With a nod to Fargo and the best elements of the Scandinavian noir tradition, The Man Who Died is a page-turning thriller brimming with the blackest comedy surrounding life and death, and love and betrayal, marking a stunning new departure for the King of Helsinki Noir.


The Man Who Died new front (1)

The extract

Chapter 1

‘It’s a good job you provided a urine sample too.’

The oval face of the doctor sitting behind the desk exudes seriousness and gravitas. The dark rims of his spectacles accentuate the blue, almost three-dimensional intensity of his gaze.

‘This…’ he stumbles. ‘This requires a little background. I’ve contacted my colleagues in Kotka and Helsinki. They said essentially the same as what we’ve been able to deduce here. Even if we’d picked this up the last time you visited, there’s nothing else we could have done. How are you feeling?’

I shrug my shoulders. I go through the same information I told the doctor the last time I was here and give an account of the latest symptoms. It all started with a sudden, powerful wave of nausea and vomiting that quite literally knocked me off my feet. After that my condition seemed to stabilise, but only for a while. Sometimes I feel so dizzy that I’m worried I might faint. I have coughing fits. Stress keeps me awake at night. When I finally fall asleep, I have nightmares. Sometimes my headaches are so intense it feels like someone is scraping a knife behind my eyeballs. My throat is constantly dry. The nausea has started again and it hits me without any warning.

And all this just when my business is getting ready for the most important time of the year, the greatest challenge we’ve ever faced in the short time we’ve existed.

‘Right,’ the doctor nods. ‘Right.’

I say nothing. He pauses before continuing. ‘This is not to do with prolonged, complicated flu symptoms, as we thought at first. Without a urine sample we might never have found out what was wrong. The sample told us a lot, and that’s what led us to conduct the MRI scan. With the results of the scan we’ve now got a fuller picture of what’s going on. You see, your kidneys, liver and pancreas – that is to say your most important internal organs – are extremely badly damaged. Given what you’ve told us, we can deduce that your central nervous system is severely compromised too. In addition to that, you may have experienced some amount of brain damage. All this is a direct result of the poisoning that showed up in your urine sample. The levels of toxicity – that is, the amount of poison in your system – would be enough to knock out a hippopotamus. The fact that you’re even sitting here in front of me and still going to work is, in my estimation, due to the fact that the poisoning has taken place over an extended period of time and in such a way that the poison has had time to accumulate in your body. In one way or another, you’ve become used to it.’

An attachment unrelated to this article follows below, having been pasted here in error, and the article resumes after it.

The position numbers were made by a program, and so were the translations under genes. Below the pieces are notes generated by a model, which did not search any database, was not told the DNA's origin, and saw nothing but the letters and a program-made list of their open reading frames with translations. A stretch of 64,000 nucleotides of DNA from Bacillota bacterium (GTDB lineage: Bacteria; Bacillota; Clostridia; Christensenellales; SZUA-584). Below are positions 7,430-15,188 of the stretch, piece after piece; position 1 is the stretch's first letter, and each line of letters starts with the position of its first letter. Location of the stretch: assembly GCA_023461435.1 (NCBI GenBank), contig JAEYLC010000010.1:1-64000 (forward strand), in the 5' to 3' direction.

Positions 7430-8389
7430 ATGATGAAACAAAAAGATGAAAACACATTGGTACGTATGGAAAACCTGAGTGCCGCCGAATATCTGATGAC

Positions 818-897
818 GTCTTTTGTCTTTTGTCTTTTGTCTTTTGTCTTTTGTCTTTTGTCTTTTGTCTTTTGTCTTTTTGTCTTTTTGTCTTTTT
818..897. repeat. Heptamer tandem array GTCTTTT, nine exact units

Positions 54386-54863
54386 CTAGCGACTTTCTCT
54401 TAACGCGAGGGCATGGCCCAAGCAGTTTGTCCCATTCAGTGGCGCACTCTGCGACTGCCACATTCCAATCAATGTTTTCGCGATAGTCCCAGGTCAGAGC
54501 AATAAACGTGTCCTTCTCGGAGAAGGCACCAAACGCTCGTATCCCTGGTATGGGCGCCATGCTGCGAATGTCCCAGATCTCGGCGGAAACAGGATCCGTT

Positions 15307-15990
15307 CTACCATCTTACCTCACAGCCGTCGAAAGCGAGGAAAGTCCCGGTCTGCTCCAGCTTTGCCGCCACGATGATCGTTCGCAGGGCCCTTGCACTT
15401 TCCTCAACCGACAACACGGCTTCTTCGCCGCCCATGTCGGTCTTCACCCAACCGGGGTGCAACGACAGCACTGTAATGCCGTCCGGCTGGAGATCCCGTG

In my gut it feels as though I’m falling, as though something inside me tears free and hurtles down into the cold abyss beneath. The sensation lasts a few seconds. Then it stops. I’m sitting on a chair opposite the doctor, it’s a Tuesday morning and I’ll soon be on my way to work. I’ve read stories of how people act with great clarity in a fire or of how they don’t panic after they’ve been shot, though they’re bleeding profusely. I sit there and look the doctor in the eyes. I could be waiting for the bus.

‘You mentioned you work with mushrooms,’ the doctor says eventually.

‘But the matsutake isn’t poisonous,’ I answer. ‘And the harvest is just around the corner.’

‘The matsutake?’

I don’t know where to start.

I decide to tell the short version: back in Helsinki my wife worked in institutional catering, and I was a sales officer. Three and a half years ago the recession hit both our workplaces, and we were made redundant at around the same time. Meanwhile Hamina – like dozens of similar small Finnish towns – was desperately looking for new commercial activity to replace the empty harbour and recently decommissioned paper factory. We had a series of quick negotiations, secured a generous start-up grant, acquired premises that cost next to nothing and staff who were well acquainted with the local woods and terrain. We sold our one-bedroom apartment in suburban Helsinki, and for the same money bought a detached house in Hamina and a small fibreglass boat that we could tether to the jetty a mere seventy metres from our post box.

Our business idea was simple: the matsutake – the pine mushroom.

The Japanese were crazy about it, and Finnish forests were full of it.

The Japanese would pay up to a thousand euros per kilo of mushrooms in the early, sprouting phase. To the north and east of Hamina there were forests where picking pine mushrooms was as easy as plucking them from a plate in front of you. In Hamina we had treatment facilities, a dryer, a packing area, chilled spaces and employees. During the harvest season we sent a shipment to Tokyo once a week.